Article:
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ENS: Can you say more about what the Pont Neuf (‘New Bridge’) meant for Paris at the time?

JDJ: Instituted by King Henri IV in the early 1600’s, this new, wide bridge of stone replaced wooden bridges that were narrow and didn’t last. Now, two wagons or carts could cross at the same time without causing a traffic jam which was a major practical advance. This also meant that the speed of urban life just took a big leap forward. In addition, the planners wanted to make sure that pedestrians had a dedicated space to walk across so they made raised sidewalks. As such, carts and horses stayed on the road and didn’t crowd those on foot. And wonderfully enough, this bridge included small balconies spaced along the entire width of the bridge so people could pause and look out over the river. Prior to this time, the river wasn’t seen as something to view or enjoy; it was a conduit for commercial activities. You can see that the bridge revolutionized how people interacted with the city. Taking pleasure in the view became an attraction in and of itself which was quite a novel idea at the time. These dynamics just snowballed with multiple projects all around the city, so much so that Paris developed a reputation greater than the sum of its parts.

ENS: Do you see the same spirit of modernity and development in Paris today?

JDJ: Yes, there are always interesting projects going on in Paris. The recent opening of ‘Les Berges de la Seine” shows great creative thinking in how to use the spaces along the edge of the Seine river for public enjoyment and interaction. This sort of idea goes back to the 1600’s when sidewalks were developed and the Seine’s riverbanks were paved and shored up. One 17th century painting even shows a sort of ‘beach’ on the banks of the Seine where people could go swim.

ENS: An early version of today’s ‘Les Plages de Paris’!

ENS: How did you make France and French your career?

JDJ: I grew up in Louisiana so French was all around me. It seemed like a natural fit. And too, I love to teach and bring France to life for my students. This past spring, I taught a course on the French Enlightenment. And this fall, I will be teaching a course entitled “Marriage and the Novel” which is a fascinating topic.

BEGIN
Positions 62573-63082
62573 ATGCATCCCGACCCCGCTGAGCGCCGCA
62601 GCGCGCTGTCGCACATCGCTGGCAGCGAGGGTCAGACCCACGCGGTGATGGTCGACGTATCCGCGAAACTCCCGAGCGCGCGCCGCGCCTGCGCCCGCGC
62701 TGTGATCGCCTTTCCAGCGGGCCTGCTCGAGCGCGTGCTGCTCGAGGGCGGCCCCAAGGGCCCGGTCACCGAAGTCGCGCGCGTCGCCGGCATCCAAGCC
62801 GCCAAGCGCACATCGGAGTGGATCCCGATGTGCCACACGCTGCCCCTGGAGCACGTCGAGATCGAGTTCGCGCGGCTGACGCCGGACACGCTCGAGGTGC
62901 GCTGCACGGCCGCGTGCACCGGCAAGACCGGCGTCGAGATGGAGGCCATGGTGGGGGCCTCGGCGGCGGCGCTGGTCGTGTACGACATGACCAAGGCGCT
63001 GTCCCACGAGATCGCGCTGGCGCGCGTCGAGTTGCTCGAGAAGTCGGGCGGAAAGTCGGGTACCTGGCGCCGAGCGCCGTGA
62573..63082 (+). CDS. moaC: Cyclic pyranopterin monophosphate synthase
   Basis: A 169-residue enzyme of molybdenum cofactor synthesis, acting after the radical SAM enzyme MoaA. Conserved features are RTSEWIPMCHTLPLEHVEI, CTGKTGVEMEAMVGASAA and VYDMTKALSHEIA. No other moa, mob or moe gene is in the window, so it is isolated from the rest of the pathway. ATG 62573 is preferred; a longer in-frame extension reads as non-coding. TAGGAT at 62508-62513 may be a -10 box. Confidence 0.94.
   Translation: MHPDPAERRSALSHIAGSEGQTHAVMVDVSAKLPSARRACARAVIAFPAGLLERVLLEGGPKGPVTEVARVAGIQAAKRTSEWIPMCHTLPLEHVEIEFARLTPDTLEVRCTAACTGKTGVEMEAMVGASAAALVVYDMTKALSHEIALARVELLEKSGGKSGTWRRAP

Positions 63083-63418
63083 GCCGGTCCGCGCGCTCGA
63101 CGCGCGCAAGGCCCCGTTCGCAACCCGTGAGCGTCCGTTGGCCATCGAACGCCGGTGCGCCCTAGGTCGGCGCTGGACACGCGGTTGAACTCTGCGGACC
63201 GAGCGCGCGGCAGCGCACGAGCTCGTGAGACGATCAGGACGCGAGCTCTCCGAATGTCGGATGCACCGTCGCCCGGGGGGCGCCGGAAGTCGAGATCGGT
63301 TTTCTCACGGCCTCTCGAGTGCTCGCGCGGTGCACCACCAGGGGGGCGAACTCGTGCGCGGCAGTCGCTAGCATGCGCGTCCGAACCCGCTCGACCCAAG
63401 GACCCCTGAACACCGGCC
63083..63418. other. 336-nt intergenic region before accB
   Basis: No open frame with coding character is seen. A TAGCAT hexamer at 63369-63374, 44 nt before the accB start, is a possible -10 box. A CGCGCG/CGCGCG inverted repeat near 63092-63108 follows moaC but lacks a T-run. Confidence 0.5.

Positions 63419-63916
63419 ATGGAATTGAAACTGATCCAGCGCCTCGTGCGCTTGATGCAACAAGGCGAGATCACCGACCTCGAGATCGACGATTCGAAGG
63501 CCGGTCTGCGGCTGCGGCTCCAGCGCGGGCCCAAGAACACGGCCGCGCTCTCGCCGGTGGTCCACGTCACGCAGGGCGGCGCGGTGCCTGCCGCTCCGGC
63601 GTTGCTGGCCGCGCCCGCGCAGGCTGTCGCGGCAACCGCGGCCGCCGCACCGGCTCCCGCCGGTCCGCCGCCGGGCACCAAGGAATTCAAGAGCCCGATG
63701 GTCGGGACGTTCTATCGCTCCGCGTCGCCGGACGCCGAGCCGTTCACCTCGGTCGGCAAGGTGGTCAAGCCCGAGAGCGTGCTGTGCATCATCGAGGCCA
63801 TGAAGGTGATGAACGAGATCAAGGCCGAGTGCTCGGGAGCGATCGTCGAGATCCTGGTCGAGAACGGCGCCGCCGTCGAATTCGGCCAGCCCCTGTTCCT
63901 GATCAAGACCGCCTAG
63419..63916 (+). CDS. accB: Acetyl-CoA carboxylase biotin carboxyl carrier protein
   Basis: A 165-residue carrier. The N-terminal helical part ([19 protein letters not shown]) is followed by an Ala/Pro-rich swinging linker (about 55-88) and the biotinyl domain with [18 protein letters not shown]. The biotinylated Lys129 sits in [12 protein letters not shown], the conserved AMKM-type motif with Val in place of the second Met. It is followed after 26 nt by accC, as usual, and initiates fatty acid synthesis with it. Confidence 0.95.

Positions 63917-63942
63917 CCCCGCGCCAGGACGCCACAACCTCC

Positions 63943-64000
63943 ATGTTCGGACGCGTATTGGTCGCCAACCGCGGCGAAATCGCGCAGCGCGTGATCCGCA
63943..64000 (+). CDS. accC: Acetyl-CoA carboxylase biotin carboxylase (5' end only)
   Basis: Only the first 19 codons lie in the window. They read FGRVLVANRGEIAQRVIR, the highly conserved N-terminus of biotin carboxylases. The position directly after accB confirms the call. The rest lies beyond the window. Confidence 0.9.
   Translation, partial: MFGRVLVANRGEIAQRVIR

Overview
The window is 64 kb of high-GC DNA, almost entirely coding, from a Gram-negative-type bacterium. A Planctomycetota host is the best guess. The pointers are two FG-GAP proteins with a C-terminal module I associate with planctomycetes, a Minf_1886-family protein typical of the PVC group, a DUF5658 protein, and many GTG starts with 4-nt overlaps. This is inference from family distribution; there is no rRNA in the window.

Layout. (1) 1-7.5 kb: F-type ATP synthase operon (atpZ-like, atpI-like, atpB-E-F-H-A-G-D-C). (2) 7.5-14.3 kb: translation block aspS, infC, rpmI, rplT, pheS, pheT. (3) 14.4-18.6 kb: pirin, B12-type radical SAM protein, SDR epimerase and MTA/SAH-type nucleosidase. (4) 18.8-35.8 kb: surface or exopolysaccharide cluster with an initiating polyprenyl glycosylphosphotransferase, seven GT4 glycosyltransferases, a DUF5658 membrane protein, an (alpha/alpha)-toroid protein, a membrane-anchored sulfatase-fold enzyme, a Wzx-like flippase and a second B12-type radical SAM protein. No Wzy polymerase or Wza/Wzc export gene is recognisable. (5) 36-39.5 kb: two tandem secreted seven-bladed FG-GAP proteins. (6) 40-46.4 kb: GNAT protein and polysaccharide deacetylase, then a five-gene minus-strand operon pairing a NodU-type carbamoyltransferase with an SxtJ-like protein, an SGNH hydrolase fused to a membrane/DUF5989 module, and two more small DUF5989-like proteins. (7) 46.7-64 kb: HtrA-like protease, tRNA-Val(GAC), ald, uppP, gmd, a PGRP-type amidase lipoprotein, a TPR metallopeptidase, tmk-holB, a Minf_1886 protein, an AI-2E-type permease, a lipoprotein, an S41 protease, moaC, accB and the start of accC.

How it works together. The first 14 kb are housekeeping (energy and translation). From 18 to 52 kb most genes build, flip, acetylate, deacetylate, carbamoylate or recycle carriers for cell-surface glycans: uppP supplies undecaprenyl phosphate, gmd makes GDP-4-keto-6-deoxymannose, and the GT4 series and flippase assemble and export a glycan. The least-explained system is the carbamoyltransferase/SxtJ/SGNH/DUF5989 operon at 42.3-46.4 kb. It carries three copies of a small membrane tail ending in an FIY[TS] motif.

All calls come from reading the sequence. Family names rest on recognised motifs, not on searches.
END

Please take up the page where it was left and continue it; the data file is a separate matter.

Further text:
In my opinion, How Paris Became Paris” is an engaging read and one of the best new books out on things French. In addition to the chapters on Parisian boulevards and bridges, Dr. DeJean describes many other modern advances in Paris that date back four centuries, including town squares, parks, street lighting, bus service, fashion, pocket guides to the city, and more. Reproductions of 17th century paintings, drawings and maps of Paris help illustrate her points. Reading her book puts the French capital in a whole new light – you’ll never think about Paris the same way again!

How Paris Became Paris: The Invention of the Modern City (March, 2014) – Available through major booksellers and amazon.com.

Hardcover: 320 pages

Publisher: Bloomsbury USA

ISBN-10: 1608195910

ISBN-13: 978-1608195916

French Take-Out ~ La France à emporter

For an even more in-depth experience on the development of modern Paris, I’ll be teaching a new class “How Paris Became Paris: The Development of the Modern City We Know Today” for the SMU Continuing Studies program in Dallas this fall. Below is the course description – registration opens on August 5, 2014 at http://www.smu.edu/CAPE. Make plans now to join us for the two-session series!

Paris continues to be the most visited city in the world. This iconic metropolis fascinates everyone from first-time visitors to regulars and begs the question – how did Paris become Paris? While some people are familiar with the modernization of the city that took place during the 19th century, many are unaware that Paris’s modern urban development actually began two centuries earlier with the efforts of such kings as Henri IV and Louis XIV. Join France expert Dr. Elizabeth Seitz for this captivating course which will explore the various facets of Paris’s 17th century remaking through illustrated lecture and lively discussion. The new book “How Paris Became Paris: The Invention of the Modern City” by French scholar Joan DeJean and other sources will accompany our class sessions. You’ll walk away with a whole new understanding of Paris – and plenty of travel ideas for your next trip to the French capital!

Date: Two Mondays – November 3 & 10, 2014
Time: 7 to 9pm
Cost: $99 per person early registration. Advance sign-up through SMU Continuing Studies program – please click here to register.
Location: SMU main campus – Dallas, TX 75205. Classroom & parking information provided by SMU upon registration.